Caine Mutiny, The (1954)

The Caine Mutiny (1954), directed by Edward Dmytryk.

November 1943: a new Midshipman from a rich family arrives at his first ship, a broken down minesweeper in the "junkyard navy". He doesn't like it very much, but things take a turn for the worse -- much worse -- when a new captain arrives. Our hero must survive command abuse, terror at sea, mutiny, and the ensuing courtroom drama and aftermath.

Among it's many strengths is the film's casting against type: the usually comic Van Johnson is a sober Lt, careful and serious in his work, but over his head and too much influenced by affable Fred MacMurray, who sets up others for the fall in a sarcastic, snake-like fashion.

And, of course, Capt Queeg is one of Bogart's most remembered roles. Insecure and tyrannical, insisting on perfection from his men while making excuses and lying about his own failures: a tendency to panic and freeze during emergencies. And actual insanity. Bogart deserves great credit for being willing to play characters -- as in The Treasure of the Sierra Madre (1948) -- that are unlikeable but not majestic or distinguished in their villainy. But the men he has wronged pity him in the end, as do we.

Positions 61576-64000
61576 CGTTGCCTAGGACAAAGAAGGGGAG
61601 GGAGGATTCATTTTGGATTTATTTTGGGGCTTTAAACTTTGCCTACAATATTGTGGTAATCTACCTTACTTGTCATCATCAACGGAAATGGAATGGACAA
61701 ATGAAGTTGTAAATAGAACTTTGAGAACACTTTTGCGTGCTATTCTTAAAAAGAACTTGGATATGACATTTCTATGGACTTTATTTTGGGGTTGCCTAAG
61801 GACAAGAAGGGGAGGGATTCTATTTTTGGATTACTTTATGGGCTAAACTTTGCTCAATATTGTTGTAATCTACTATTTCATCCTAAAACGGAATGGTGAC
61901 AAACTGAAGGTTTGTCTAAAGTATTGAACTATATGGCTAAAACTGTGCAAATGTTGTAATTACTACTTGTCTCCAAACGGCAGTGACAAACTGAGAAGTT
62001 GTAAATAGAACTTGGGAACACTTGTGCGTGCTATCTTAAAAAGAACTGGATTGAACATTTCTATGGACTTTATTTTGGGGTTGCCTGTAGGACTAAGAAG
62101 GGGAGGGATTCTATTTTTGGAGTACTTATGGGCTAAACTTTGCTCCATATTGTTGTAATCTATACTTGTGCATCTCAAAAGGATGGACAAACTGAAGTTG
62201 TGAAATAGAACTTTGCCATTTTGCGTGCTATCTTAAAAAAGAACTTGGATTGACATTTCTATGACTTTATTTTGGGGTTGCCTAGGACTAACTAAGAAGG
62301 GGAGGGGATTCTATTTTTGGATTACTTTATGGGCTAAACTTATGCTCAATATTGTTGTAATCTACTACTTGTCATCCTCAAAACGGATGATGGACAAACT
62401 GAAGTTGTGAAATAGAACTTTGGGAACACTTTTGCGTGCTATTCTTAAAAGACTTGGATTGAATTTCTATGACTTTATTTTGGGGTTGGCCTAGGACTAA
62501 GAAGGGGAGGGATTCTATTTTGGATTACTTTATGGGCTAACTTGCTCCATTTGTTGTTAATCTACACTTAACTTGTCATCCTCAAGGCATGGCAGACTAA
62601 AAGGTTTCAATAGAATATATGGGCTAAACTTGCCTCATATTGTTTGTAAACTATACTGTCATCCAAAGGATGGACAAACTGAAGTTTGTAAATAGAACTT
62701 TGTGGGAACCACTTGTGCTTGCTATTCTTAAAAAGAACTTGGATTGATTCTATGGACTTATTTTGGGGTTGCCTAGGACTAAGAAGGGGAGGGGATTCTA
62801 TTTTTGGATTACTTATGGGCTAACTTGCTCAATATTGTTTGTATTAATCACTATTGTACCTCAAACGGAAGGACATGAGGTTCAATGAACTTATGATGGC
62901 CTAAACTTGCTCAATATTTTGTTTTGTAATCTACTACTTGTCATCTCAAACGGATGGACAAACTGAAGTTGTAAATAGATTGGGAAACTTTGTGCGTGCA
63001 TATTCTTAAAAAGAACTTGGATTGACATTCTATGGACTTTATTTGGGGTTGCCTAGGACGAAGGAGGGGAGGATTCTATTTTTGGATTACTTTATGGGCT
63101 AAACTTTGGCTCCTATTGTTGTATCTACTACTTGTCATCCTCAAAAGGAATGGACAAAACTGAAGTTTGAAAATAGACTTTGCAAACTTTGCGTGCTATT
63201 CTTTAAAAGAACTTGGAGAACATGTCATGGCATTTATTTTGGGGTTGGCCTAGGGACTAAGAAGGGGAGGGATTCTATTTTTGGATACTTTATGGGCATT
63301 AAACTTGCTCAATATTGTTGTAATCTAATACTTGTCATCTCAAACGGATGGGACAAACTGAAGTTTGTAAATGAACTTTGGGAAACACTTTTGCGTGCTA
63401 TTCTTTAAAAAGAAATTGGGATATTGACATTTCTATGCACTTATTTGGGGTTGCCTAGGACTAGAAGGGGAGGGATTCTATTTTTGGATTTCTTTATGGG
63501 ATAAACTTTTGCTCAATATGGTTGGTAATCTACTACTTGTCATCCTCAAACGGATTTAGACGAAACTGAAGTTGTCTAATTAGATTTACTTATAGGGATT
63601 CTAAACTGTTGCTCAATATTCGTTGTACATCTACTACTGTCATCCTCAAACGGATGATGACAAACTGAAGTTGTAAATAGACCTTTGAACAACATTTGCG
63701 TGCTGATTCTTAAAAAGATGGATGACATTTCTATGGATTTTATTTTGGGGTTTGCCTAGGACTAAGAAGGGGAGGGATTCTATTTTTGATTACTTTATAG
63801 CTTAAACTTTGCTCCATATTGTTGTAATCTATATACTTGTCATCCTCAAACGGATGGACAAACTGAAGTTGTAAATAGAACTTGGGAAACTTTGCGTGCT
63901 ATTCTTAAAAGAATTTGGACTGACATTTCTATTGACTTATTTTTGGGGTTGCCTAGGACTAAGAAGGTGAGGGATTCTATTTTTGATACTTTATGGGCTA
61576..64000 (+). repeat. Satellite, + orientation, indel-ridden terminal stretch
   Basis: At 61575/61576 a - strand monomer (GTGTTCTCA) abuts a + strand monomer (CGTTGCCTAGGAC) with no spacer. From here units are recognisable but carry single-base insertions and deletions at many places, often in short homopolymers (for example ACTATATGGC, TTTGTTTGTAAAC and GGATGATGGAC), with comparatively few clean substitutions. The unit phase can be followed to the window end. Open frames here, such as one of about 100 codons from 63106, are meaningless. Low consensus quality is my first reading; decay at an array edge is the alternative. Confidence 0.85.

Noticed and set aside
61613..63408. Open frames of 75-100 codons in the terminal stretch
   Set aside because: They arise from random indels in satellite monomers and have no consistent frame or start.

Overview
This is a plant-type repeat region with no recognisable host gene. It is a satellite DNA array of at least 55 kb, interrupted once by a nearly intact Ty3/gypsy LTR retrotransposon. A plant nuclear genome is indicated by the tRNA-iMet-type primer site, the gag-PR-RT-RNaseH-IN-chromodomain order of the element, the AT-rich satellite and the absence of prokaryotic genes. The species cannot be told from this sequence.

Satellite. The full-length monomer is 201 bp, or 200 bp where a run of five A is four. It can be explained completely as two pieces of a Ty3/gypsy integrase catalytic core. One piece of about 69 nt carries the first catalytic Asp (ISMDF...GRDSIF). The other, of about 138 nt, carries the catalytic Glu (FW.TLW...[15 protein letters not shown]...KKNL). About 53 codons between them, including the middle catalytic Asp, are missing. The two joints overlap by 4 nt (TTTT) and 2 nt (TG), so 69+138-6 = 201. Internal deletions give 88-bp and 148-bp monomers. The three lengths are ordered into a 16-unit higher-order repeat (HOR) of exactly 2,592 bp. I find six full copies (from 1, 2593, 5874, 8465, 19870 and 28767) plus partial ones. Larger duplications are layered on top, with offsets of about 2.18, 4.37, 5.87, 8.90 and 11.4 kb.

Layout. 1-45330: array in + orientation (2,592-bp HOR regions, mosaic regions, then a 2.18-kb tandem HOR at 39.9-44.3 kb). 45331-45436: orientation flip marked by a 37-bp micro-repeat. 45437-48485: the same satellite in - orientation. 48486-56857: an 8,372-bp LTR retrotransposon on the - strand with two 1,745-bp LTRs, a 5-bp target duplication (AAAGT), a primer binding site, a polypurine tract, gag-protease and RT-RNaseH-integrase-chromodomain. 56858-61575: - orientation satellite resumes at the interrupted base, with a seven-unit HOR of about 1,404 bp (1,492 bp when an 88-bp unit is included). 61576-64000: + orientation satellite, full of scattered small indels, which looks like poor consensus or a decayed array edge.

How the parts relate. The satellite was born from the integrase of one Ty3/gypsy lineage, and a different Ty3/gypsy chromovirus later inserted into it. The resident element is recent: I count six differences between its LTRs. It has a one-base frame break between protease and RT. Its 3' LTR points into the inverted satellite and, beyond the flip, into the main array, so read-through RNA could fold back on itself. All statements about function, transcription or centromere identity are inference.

We also have some big flaws: (1) our midshipman is a bland character and the actor seems pretty limited (he died the next year in a plane crash and made only four films), and (2) the romance subplot is not very interesting and has nothing to do with the rest of the movie.

Maybe I'm wrong about that: the romance plot is about his hesitant attempts to be free of his mother's apron strings, while the shipboard story is his search for a father figure, with all candidates inadequate in some way. In the very last scene we see he has finally found one.

Max Steiner score.

Available on Blu-ray.